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At work, we recently started a project using CouchDB (a document-oriented database). I've been having a hard time un-learning all of my relational db knowledge.

I was wondering how some of you overcame this obstacle? How did you stop thinking relationally and start think documentally (I apologise for making up that word).

Any suggestions? Helpful hints?

Edit: If it makes any difference, we're using Ruby & CouchPotato to connect to the database.

Edit 2: SO was hassling me to accept an answer. I chose the one that helped me learn the most, I think. However, there's no real "correct" answer, I suppose.

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5  
It's unlikely that you ever learned relational DB knowledge. It's one of those topics that has a lot of misinformation about that gets passed of as legitimate. Ever read a Chris Date book? if you had, you probably wouldn't be trying to use CouchDB. You'd know better. – Breton Jun 25 '09 at 13:26
    
That said, just imagine you have a single table named "documents" with as many automatically generated columns as you need, and I think you have a good approximation of what this is about: A domain specific DB (Think blogs) – Breton Jun 25 '09 at 13:32
    
@Brenton - Hey Hey! Get your facts right. That's C J Date to you. :) – Raj More Jun 25 '09 at 13:40
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Map/reduce with javascript functions isn't so bad. As long as your data set remains small, this is cake. – Breton Jun 25 '09 at 14:19
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Matt Grande your mental image is wrong. It would only be unmaintainable if you were doing such a thing in a relational database, or if you were trying to use a document database for an application which is highly relational (a recipe for problems). – Rex M Jun 25 '09 at 14:40
up vote 11 down vote accepted

I think, after perusing about on a couple of pages on this subject, it all depends upon the types of data you are dealing with.

RDBMSes represent a top-down approach, where you, the database designer, assert the structure of all data that will exist in the database. You define that a Person has a First,Last,Middle Name and a Home Address, etc. You can enforce this using a RDBMS. If you don't have a column for a Person's HomePlanet, tough luck wanna-be-Person that has a different HomePlanet than Earth; you'll have to add a column in at a later date or the data can't be stored in the RDBMS. Most programmers make assumptions like this in their apps anyway, so this isn't a dumb thing to assume and enforce. Defining things can be good. But if you need to log additional attributes in the future, you'll have to add them in. The relation model assumes that your data attributes won't change much.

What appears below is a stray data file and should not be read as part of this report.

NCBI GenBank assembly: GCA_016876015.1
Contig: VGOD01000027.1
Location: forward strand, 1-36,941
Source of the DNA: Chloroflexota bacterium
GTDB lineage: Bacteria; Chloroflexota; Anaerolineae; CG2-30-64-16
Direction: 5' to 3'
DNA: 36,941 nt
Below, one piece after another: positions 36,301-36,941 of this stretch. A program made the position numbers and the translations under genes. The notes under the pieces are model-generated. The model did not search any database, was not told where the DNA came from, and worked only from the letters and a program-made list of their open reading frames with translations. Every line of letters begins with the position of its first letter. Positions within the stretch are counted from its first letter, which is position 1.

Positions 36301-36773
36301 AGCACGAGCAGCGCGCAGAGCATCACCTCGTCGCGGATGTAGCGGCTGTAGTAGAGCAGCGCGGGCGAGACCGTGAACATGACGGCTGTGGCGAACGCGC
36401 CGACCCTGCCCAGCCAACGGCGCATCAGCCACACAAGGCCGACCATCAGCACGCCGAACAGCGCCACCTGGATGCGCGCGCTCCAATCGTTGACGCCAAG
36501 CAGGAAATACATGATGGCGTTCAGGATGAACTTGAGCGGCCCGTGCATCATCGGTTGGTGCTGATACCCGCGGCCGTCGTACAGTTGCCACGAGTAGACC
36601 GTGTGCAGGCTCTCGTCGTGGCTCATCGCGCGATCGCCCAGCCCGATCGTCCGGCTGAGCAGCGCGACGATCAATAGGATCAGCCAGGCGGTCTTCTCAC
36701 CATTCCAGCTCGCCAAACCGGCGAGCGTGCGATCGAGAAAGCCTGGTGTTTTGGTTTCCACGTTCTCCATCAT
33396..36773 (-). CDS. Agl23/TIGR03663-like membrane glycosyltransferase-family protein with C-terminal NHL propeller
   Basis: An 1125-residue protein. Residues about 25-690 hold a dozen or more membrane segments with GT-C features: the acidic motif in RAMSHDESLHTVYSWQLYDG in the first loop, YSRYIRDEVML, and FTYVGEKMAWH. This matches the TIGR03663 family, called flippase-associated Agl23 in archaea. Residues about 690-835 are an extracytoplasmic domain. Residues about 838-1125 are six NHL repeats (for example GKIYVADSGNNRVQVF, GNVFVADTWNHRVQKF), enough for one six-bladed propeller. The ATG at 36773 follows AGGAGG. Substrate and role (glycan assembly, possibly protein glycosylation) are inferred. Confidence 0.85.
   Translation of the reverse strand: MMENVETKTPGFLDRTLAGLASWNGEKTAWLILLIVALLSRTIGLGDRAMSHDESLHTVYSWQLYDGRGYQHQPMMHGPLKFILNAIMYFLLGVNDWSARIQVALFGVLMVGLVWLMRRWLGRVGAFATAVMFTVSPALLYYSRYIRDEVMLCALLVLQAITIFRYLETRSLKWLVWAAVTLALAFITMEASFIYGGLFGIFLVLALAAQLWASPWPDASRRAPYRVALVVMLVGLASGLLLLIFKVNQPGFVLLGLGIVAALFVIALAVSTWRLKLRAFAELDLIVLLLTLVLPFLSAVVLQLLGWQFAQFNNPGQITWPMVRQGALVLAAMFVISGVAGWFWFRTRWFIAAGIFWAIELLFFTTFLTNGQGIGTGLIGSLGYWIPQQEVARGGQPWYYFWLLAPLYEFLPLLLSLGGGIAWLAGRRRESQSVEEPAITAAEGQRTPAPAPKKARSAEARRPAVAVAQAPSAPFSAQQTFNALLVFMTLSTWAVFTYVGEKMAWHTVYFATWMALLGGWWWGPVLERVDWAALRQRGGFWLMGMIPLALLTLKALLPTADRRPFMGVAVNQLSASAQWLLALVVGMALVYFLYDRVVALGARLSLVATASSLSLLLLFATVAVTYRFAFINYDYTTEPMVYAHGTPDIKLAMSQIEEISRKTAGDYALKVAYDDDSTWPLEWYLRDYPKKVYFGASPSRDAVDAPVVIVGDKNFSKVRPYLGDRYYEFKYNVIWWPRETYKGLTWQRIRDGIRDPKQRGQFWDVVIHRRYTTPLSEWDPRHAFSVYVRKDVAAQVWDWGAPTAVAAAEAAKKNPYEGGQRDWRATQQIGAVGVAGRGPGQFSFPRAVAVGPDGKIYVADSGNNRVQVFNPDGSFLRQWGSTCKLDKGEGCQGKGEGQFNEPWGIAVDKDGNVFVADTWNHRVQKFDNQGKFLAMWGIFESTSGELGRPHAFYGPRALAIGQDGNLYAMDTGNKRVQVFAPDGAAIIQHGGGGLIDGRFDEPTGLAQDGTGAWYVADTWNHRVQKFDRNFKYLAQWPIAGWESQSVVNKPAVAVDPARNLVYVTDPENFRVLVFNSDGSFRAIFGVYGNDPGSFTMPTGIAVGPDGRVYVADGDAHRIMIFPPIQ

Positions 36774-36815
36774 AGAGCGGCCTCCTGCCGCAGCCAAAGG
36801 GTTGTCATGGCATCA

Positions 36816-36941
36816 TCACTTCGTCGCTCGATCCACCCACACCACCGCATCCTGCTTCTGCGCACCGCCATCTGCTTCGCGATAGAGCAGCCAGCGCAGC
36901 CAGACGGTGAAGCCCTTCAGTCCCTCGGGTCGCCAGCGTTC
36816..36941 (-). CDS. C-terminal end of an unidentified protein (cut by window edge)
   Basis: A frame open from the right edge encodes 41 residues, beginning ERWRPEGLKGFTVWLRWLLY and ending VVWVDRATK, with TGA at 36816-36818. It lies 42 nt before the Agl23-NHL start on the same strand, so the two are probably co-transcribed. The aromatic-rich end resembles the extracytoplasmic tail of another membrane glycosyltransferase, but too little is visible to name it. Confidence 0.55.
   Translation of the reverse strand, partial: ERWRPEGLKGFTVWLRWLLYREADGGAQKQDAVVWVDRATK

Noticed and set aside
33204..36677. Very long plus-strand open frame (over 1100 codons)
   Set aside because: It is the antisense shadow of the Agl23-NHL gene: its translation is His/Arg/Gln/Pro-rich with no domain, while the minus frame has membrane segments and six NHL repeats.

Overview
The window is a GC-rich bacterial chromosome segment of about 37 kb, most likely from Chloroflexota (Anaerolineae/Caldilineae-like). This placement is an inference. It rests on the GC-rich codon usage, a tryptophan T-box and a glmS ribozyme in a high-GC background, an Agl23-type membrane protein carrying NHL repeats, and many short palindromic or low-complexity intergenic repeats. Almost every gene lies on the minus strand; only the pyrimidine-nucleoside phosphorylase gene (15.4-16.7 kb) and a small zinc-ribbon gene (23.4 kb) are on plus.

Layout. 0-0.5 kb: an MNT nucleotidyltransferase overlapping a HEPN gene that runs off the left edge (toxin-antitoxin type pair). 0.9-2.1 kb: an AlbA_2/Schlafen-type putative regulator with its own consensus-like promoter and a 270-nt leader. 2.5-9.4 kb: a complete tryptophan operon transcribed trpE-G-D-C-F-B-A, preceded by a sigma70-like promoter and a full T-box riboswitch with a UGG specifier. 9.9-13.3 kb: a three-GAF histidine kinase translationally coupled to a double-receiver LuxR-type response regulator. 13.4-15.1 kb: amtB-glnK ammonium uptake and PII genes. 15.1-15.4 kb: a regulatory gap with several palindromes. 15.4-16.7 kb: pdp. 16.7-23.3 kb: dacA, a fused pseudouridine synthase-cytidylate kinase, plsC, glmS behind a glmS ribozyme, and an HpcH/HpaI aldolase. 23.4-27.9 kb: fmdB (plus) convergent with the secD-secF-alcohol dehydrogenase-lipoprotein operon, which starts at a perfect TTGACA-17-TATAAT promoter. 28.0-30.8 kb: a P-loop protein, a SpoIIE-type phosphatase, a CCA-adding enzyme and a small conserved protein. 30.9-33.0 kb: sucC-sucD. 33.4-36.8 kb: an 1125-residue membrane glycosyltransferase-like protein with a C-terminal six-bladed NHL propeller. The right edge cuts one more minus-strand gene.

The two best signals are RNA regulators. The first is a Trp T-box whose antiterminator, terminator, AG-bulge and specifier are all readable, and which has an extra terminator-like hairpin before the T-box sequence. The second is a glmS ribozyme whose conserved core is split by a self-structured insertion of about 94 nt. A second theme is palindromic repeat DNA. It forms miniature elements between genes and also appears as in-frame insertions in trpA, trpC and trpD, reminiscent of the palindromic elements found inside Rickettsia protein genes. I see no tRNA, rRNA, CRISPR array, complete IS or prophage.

"Cloud" type databases using something like MapReduce, in your case CouchDB, do not make the above assumption, and instead look at data from the bottom-up. Data is input in documents, which could have any number of varying attributes. It assumes that your data, by its very definition, is diverse in the types of attributes it could have. It says, "I just know that I have this document in database Person that has a HomePlanet attribute of "Eternium" and a FirstName of "Lord Nibbler" but no LastName." This model fits webpages: all webpages are a document, but the actual contents/tags/keys of the document vary soo widely that you can't fit them into the rigid structure that the DBMS pontificates from upon high. This is why Google thinks the MapReduce model roxors soxors, because Google's data set is so diverse it needs to build in for ambiguity from the get-go, and due to the massive data sets be able to utilize parallel processing (which MapReduce makes trivial). The document-database model assumes that your data's attributes may/will change a lot or be very diverse with "gaps" and lots of sparsely populated columns that one might find if the data was stored in a relational database. While you could use an RDBMS to store data like this, it would get ugly really fast.

To answer your question then: you can't think "relationally" at all when looking at a database that uses the MapReduce paradigm. Because, it doesn't actually have an enforced relation. It's a conceptual hump you'll just have to get over.


A good article I ran into that compares and contrasts the two databases pretty well is MapReduce: A Major Step Back, which argues that MapReduce paradigm databases are a technological step backwards, and are inferior to RDBMSes. I have to disagree with the thesis of the author and would submit that the database designer would simply have to select the right one for his/her situation.